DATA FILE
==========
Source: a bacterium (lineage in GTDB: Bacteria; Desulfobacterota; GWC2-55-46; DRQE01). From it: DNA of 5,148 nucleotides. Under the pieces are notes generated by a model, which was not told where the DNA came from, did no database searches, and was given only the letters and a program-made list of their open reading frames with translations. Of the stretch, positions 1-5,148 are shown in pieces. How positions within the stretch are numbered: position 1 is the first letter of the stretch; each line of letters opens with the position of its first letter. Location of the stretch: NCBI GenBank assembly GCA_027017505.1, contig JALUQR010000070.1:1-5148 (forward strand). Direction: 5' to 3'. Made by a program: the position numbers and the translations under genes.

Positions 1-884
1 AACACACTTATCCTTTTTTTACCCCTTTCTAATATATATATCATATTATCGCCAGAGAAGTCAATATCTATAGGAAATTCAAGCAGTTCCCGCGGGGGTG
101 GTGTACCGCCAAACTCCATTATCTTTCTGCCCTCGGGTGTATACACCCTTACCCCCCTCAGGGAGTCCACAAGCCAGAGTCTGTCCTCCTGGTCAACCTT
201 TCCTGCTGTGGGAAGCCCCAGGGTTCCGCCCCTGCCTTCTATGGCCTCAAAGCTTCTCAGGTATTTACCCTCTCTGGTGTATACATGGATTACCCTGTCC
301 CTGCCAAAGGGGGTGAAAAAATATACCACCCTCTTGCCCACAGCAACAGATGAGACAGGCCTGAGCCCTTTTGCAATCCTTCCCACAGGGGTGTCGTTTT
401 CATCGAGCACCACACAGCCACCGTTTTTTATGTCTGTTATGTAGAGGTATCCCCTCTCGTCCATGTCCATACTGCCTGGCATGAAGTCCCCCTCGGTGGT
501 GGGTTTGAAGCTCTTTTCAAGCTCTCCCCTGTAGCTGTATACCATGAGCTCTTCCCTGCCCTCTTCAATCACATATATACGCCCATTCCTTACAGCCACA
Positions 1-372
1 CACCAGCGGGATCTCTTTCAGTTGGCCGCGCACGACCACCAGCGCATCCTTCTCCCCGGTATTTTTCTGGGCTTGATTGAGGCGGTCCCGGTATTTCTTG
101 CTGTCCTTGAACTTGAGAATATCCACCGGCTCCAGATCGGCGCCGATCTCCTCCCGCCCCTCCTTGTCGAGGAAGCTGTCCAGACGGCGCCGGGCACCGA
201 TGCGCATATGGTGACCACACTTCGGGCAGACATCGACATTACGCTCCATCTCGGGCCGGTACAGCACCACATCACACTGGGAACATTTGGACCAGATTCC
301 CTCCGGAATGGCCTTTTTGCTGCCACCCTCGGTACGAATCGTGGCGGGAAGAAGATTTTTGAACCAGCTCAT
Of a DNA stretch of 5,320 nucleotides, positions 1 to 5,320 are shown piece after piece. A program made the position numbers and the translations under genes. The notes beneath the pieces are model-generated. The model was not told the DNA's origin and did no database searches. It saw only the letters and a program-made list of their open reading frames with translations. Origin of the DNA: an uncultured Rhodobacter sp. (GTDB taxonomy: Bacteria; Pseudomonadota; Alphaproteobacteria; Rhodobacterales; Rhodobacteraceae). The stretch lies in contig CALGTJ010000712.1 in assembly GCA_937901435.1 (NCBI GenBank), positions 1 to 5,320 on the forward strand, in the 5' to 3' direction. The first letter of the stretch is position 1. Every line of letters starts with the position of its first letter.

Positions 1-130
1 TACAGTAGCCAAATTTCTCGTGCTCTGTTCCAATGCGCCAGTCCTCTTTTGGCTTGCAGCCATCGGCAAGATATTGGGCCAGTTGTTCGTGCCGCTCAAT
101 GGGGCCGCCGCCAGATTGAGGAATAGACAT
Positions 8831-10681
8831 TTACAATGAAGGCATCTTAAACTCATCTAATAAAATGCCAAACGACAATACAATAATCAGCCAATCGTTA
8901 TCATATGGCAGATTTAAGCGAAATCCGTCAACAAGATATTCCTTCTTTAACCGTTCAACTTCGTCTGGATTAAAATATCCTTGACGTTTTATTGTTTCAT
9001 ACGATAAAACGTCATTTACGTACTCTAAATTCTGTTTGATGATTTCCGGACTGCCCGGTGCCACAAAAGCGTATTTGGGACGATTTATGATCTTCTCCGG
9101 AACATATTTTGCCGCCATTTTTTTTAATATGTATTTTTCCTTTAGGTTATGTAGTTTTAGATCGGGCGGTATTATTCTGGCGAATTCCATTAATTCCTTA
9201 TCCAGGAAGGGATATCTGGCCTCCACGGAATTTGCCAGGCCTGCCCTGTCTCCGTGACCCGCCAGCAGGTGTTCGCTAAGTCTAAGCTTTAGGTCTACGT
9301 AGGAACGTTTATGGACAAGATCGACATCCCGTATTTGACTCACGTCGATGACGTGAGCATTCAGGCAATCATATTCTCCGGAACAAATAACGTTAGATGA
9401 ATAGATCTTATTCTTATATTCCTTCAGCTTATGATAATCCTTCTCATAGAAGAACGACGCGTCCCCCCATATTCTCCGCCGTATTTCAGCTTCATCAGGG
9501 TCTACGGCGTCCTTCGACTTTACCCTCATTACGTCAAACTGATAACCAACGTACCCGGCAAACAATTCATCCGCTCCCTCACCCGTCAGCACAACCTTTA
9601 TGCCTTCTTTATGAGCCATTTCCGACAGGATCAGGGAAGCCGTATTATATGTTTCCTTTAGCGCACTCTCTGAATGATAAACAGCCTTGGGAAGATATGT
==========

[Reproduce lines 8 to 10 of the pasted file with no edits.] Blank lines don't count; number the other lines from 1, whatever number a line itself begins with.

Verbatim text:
501 GGGTTTGAAGCTCTTTTCAAGCTCTCCCCTGTAGCTGTATACCATGAGCTCTTCCCTGCCCTCTTCAATCACATATATACGCCCATTCCTTACAGCCACA
Positions 1-372
1 CACCAGCGGGATCTCTTTCAGTTGGCCGCGCACGACCACCAGCGCATCCTTCTCCCCGGTATTTTTCTGGGCTTGATTGAGGCGGTCCCGGTATTTCTTG